Friendship is universal in humanity. Kids start friendships with the sharing of curiosities, toys, and laughter. As we grow, some friendships develop with us for a lifetime providing support, and love for each other. The love, laughter, and concern we share with friends gives us a sense of self which can sometimes be prevented within our families.
Recently, I’ve been feeling like my friendships have been changing so fast. Maybe it’s just that point in my life. Some have grown immensely, and for that I am grateful. We talk regularly, about anything and everything and have so much in common. I can share what I’m thinking/feeling without the judging and pitying. I feel as though I’m finally being understood. Other friendships have dwindled. We don’t talk, or make time to catch up. When we do talk there is a feeling of emptiness in the conversation. That understanding and closeness that was one there has vanished.
It got me to think about why some friendships change and even end after long periods of time?
We have probably all had friends in our lives who were so involved with us during certain periods that the thought of that person no longer being around seems impossible. There are countless reasons why even some of the more enduring friendships fall apart. On the most basic level, friendships can change when two people grow apart from each other. I first met my oldest friends in primary school, and we have been friends ever since. I met my other good friends in high school. Spending that much time with people is bound to bring to bring you close together. As we grown and matured, friends that once “fit” no longer do and we move on. By “fit” I don’t simply mean not having things in common but also not making time for each other and changing priorities.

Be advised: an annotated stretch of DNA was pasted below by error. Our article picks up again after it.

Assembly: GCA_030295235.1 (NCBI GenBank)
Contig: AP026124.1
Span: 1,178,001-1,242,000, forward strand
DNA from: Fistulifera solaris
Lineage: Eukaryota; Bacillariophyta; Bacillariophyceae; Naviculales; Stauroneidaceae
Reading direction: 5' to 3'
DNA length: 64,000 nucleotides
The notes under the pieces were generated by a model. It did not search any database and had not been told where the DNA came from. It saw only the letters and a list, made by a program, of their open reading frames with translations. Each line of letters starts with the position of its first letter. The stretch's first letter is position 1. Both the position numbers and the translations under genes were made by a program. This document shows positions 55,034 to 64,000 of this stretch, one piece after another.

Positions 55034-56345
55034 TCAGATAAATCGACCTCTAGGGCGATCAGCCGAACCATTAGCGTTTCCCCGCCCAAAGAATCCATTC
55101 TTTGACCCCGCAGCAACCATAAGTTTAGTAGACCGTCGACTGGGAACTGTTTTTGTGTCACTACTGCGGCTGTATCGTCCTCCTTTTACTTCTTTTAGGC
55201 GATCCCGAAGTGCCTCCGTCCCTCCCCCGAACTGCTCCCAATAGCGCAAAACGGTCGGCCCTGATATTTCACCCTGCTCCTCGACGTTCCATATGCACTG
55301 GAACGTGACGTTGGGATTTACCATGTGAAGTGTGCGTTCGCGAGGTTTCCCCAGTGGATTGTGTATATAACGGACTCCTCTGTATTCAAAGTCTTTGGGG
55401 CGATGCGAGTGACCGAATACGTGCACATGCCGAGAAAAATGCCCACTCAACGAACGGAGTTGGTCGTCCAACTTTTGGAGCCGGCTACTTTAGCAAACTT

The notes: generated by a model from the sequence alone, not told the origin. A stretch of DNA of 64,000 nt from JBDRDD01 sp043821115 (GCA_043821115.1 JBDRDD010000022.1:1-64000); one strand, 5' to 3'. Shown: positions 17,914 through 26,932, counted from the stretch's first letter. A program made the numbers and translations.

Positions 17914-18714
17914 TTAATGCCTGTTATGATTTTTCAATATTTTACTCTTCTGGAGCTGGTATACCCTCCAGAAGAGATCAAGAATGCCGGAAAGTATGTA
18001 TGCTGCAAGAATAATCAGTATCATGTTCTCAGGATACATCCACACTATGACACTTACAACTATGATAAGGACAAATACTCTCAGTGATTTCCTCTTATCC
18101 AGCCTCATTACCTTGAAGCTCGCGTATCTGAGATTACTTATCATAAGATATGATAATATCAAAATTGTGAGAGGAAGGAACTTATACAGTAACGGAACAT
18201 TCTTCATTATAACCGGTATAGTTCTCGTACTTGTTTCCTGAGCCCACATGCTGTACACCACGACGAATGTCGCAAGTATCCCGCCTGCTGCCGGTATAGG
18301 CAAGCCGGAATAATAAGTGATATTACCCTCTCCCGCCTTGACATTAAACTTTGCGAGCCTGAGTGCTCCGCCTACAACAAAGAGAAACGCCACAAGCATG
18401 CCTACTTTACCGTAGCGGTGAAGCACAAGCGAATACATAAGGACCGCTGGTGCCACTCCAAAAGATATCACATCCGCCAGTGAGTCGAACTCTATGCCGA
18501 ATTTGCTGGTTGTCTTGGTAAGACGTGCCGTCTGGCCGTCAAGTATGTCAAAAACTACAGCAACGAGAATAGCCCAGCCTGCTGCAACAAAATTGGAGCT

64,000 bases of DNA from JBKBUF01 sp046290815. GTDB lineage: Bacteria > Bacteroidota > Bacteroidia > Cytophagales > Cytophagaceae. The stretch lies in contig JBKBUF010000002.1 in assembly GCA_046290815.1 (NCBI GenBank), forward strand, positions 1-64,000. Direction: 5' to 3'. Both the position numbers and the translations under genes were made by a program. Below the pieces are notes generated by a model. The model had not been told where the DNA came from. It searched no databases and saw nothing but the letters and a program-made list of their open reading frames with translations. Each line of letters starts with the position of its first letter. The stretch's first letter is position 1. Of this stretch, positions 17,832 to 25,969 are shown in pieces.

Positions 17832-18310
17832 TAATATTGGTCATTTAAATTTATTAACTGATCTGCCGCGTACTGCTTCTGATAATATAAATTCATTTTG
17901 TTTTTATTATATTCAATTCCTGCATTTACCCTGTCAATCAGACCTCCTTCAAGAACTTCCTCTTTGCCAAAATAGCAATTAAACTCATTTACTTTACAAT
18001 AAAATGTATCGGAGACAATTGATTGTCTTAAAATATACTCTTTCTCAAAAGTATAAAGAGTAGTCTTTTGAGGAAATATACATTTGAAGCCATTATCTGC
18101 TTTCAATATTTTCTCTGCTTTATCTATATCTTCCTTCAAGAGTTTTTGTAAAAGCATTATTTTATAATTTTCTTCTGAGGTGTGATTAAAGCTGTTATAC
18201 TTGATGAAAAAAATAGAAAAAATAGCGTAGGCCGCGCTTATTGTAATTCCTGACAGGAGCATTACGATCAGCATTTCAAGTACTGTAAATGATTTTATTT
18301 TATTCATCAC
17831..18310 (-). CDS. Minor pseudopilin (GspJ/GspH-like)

I think that Friendships that last a lifetime are those in which the balance between give and take, honesty and support, and a genuine desire for our friend’s well-being are of greatest importance. Unfortunately, as in all human relations, there can be a tip in the scales. As we go through life, we realize that some friends are always there when things go wrong for us but cannot stand it when our luck changes for the better. Then there are those friendships that are there when you are doing well but disappear when you are at your lowest.
For me personally, the reason my friendships have changed is because people’s priorities have changed. That is understandable, especially when you have a lot going on in your life; study, work, extracurriculars, family. It can be stressful. Not making time, or not having time seems to be the main reason. But aren’t your friends there to help you through those tough times? I would like to think that I could go and talk to my friends about all that’s going on. My friends would be there to keep to sane. And I’ve always thought that if you care about anything, is something is that important, you would make the time for it. That is how I feel about my friendships too. But this is also a two-way street. The other person also need to make the time. In my case, I am a bit too generous with my time. I like to make time for people and I occasionally go out of my way. I need to learn is to be intentional about it. I can be generous with my time but only to the people that truly matter and are important to me. I need to understand that although a frienship is important to me, it might to be that way for the other person.
In essence, good friends fill us up with warmth, honesty and a sense of well-being. If you feel drained, empty, belittled and insulted by a friend you should acknowledge that this is diminishing your life experience and not enhancing it. Sometimes it happens for the best reasons and hopefully, this change occurs slowly and naturally over time and without much stress and guilt attached.